Phase 3 Trial Update of Complera for Treatment-Experienced HIV

Gilead Sciences announced 24-week data from a Phase 3 clinical trial, SPIRIT (Switching boosted PI to Rilpivirine In Combination with Truvada as a Single Tablet Regimen), which evaluated virologically suppressed treatment-experienced HIV patients switching from a multi-pill regimen containing a ritonavir (Norvir; Abbott Laboratories)-boosted protease inhibitor to the once-daily single tablet regimen Complera (emtricitabine/rilpivirine/tenofovir disoproxil fumarate). The study met its 24-week primary endpoint, which found that switching to Complera was non-inferior to remaining on a ritonavir-boosted protease inhibitor regimen.

SPIRIT (Study 106) was a randomized (2:1), open-label Phase 3 study of switching virologically suppressed HIV patients from a regimen consisting of a ritonavir-boosted protease inhibitor and two nucleoside reverse transcriptase inhibitors (n=159) to Complera (n=317). The primary objective of the study was to evaluate the non-inferiority, at a 12% margin, of Complera compared to a protease-based regimen in maintaining HIV RNA levels <50 copies/mL through 24 weeks of therapy, based on the FDA snapshot algorithm. Secondary endpoints include changes in serum lipid levels, change in CD4 cell count, and safety and tolerability through 48 weeks of therapy. Patients randomized to the protease-based regimens rolled over to Complera after week 24.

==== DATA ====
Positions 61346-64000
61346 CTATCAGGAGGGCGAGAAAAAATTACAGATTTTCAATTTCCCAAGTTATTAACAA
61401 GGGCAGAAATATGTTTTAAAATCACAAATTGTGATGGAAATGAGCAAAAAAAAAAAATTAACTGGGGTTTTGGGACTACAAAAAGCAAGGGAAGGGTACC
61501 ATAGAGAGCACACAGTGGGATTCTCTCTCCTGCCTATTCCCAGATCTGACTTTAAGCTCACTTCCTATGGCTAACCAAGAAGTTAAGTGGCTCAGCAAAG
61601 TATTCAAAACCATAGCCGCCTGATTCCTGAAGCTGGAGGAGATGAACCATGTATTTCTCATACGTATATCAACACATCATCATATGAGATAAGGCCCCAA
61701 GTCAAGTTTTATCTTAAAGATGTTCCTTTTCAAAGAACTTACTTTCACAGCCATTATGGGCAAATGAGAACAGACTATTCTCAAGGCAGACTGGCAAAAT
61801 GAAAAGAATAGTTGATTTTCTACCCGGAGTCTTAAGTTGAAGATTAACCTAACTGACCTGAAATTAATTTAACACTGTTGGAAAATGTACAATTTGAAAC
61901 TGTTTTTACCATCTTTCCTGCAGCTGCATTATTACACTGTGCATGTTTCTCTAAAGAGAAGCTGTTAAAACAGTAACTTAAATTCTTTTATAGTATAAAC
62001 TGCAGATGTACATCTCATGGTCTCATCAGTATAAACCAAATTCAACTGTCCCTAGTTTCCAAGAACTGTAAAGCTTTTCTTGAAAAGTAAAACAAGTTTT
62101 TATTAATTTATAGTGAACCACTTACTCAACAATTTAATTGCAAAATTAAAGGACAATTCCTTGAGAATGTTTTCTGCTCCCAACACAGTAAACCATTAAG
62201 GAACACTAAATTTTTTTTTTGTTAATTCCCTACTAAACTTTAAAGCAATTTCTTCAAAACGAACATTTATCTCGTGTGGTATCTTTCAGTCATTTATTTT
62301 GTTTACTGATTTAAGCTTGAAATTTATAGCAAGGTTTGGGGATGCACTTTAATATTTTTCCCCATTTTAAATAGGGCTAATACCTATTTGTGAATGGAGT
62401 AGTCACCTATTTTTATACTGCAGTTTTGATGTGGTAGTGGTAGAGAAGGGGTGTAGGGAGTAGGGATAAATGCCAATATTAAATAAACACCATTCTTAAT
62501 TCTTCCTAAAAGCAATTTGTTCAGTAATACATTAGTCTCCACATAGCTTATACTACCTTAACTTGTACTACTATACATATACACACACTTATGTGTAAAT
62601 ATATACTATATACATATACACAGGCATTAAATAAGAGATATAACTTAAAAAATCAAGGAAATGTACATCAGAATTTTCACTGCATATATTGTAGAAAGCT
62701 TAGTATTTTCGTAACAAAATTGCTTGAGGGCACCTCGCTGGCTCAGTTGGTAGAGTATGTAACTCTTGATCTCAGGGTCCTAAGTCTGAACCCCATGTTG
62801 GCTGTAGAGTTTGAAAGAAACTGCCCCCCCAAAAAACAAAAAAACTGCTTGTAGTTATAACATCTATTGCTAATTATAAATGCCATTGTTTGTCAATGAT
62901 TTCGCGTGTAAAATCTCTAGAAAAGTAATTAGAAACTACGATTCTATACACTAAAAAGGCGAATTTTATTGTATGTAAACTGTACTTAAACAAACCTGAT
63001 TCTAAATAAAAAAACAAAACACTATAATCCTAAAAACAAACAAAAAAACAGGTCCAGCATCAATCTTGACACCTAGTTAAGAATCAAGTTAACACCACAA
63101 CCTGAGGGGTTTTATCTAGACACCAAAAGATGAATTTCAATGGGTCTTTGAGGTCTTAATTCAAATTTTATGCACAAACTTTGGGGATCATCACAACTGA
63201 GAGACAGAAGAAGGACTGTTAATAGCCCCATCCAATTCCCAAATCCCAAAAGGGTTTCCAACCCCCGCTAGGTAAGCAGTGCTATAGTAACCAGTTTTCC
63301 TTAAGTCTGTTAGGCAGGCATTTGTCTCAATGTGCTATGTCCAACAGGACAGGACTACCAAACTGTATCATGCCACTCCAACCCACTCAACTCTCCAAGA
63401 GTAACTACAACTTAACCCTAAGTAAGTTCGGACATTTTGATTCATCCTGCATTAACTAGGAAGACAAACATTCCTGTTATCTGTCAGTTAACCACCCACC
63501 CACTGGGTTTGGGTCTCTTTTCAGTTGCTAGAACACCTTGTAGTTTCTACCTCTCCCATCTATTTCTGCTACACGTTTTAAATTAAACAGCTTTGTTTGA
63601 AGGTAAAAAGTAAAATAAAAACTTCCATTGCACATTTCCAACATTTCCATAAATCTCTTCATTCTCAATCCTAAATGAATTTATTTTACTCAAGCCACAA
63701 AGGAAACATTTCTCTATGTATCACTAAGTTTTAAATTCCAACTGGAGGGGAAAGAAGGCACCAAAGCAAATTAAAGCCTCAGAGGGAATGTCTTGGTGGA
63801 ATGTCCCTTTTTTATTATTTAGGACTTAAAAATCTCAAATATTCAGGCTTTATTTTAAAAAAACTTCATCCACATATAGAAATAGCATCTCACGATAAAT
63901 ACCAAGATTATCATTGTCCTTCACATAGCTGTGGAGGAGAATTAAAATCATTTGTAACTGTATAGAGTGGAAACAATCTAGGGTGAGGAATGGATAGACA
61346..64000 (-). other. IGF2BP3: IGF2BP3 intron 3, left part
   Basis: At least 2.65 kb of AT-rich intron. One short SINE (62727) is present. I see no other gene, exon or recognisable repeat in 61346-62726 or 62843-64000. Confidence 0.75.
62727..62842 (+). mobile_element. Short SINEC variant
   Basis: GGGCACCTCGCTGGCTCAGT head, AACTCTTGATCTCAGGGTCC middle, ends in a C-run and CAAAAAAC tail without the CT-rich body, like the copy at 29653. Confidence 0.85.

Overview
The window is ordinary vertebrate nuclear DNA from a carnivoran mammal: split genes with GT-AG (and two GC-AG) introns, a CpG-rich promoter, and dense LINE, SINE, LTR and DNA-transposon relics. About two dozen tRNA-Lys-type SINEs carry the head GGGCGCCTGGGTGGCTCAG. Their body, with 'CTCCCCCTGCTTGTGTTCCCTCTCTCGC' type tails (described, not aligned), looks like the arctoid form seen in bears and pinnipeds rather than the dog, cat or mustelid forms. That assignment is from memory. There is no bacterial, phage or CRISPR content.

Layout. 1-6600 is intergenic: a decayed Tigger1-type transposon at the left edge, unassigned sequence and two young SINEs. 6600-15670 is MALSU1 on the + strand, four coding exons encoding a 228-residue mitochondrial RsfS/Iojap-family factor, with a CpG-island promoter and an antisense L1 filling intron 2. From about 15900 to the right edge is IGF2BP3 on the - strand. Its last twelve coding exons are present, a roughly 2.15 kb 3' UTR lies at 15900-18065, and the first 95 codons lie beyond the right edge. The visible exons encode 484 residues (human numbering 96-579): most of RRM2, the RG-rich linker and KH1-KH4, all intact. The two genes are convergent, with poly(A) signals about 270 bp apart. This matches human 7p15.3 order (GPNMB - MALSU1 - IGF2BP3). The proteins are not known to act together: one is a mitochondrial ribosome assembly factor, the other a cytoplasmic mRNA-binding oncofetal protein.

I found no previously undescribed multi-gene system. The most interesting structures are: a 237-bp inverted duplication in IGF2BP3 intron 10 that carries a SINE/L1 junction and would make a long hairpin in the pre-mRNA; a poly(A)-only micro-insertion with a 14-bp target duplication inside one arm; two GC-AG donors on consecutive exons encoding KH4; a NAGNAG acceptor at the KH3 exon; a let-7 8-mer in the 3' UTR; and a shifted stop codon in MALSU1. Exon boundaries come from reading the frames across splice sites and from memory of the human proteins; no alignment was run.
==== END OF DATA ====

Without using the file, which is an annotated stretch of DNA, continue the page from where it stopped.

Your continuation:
At 24 weeks of treatment, 94% of patients (n=297/317) who switched to Complera maintained HIV RNA (viral load) levels <50 copies/mL compared to 90% of patients (n=143/159) who remained on a regimen containing a ritonavir-boosted protease inhibitor-based regimen (FDA snapshot algorithm; 95% CI for the difference: -1.6% to +9.1%; predefined criterion for non-inferiority was the lower bound of a two sided 95% CI of -12%). Fewer patients taking Complera experienced virologic failure compared to those taking a protease-based regimen (0.9% vs. 5%, respectively).

At baseline, patients in the Complera switch arm had mean CD4 cell counts of 576 cells/mm3 compared to 600 cells/mm3 in the protease arm. Changes in CD4 cell counts at 24 weeks of therapy were +20 cells/mm3 for the Complera arm and +32 cells/mm3 for the protease-based regimen (P=0.28).

Complera is a once-daily single tablet approved for treatment-naïve HIV patients. The product combines Gilead's Truvada (emtricitabine and tenofovir disoproxil fumarate), which itself is a fixed-dose combination of two HIV medicines, with rilpivirine (Edurant; Janssen Therapeutics).

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